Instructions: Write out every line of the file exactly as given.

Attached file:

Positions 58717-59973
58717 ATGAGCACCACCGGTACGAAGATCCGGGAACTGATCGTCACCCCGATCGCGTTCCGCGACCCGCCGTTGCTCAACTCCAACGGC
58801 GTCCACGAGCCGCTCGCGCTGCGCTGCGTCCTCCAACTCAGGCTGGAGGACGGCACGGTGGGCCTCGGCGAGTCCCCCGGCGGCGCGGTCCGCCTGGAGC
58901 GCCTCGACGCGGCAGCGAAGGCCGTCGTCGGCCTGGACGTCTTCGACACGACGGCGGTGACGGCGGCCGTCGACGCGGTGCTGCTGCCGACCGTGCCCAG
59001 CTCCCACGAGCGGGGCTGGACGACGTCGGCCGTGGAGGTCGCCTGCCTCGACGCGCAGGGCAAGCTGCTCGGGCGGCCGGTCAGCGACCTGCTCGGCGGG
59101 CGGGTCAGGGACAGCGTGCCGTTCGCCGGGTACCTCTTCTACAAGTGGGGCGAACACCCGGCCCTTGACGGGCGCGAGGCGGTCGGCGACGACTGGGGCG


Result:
Positions 58717-59973
58717 ATGAGCACCACCGGTACGAAGATCCGGGAACTGATCGTCACCCCGATCGCGTTCCGCGACCCGCCGTTGCTCAACTCCAACGGC
58801 GTCCACGAGCCGCTCGCGCTGCGCTGCGTCCTCCAACTCAGGCTGGAGGACGGCACGGTGGGCCTCGGCGAGTCCCCCGGCGGCGCGGTCCGCCTGGAGC
58901 GCCTCGACGCGGCAGCGAAGGCCGTCGTCGGCCTGGACGTCTTCGACACGACGGCGGTGACGGCGGCCGTCGACGCGGTGCTGCTGCCGACCGTGCCCAG
59001 CTCCCACGAGCGGGGCTGGACGACGTCGGCCGTGGAGGTCGCCTGCCTCGACGCGCAGGGCAAGCTGCTCGGGCGGCCGGTCAGCGACCTGCTCGGCGGG
59101 CGGGTCAGGGACAGCGTGCCGTTCGCCGGGTACCTCTTCTACAAGTGGGGCGAACACCCGGCCCTTGACGGGCGCGAGGCGGTCGGCGACGACTGGGGCG